- The government expands crony capitalism to insurers, securities firms and other non-banks
- Few recognize the FSOC's designations will spread #TooBigToFail beyond banking to every other financial industry
- One of the most surprising things about the SIFI designation process is how little attention it's received from smaller firms
With the recent publication of its final rule, the federal government's Financial Stability Oversight Council is now in position to designate certain nonbank firms as "systemically important financial institutions" (SIFIs). Under the Dodd-Frank Act, that label can be attached to nonbank financial institutions—insurers, financial holding companies, hedge funds, finance companies, securities firms, perhaps even money-market mutual funds and private-equity firms—that will "pose a threat to the financial stability of the United States" if they fail.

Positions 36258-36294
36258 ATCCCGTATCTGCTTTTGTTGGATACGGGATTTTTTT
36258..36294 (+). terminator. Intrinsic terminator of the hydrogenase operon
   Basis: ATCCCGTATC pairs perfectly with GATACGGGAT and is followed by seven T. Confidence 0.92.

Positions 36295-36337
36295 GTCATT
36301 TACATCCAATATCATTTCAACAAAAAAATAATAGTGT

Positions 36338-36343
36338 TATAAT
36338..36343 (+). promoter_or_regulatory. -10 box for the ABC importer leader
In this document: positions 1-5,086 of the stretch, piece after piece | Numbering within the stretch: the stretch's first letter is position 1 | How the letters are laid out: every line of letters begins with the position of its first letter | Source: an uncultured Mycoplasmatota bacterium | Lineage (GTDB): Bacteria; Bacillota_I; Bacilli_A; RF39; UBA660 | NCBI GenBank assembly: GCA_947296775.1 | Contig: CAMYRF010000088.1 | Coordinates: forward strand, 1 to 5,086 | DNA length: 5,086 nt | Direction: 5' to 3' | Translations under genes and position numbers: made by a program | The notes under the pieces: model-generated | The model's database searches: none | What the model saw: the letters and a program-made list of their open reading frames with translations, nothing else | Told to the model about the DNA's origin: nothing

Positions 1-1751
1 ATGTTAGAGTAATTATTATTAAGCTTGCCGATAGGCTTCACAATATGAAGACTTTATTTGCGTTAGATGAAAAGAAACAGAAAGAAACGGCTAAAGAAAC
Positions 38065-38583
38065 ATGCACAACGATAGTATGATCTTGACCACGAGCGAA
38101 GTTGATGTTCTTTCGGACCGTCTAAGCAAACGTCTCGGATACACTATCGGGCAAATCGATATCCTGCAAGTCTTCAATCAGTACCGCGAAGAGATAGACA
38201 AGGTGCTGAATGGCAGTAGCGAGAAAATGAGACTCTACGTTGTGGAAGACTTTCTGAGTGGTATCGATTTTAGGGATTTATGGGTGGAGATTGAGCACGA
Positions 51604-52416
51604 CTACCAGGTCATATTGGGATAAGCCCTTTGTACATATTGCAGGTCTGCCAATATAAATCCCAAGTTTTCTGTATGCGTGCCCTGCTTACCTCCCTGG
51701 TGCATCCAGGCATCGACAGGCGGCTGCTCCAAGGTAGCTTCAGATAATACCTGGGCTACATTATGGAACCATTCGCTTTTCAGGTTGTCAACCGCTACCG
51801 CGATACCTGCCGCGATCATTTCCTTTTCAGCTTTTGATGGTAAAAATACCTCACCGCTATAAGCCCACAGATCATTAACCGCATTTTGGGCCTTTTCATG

This process has received relatively little attention in the media, but there is probably no aspect of the Dodd-Frank Act that will have more damaging effects on competition in the U.S. financial system.
Almost daily, we hear politicians and commentators complaining that large banks like J.P. Morgan Chase are too big to fail and put the taxpayers at risk. But few seem to recognize that the Oversight Council's designations will spread the too-big-to fail problem beyond banking to every other financial industry.
The full text of this article is available via subscription to The Wall Street Journal. It will be posted to AEI.org on Tuesday, May 29.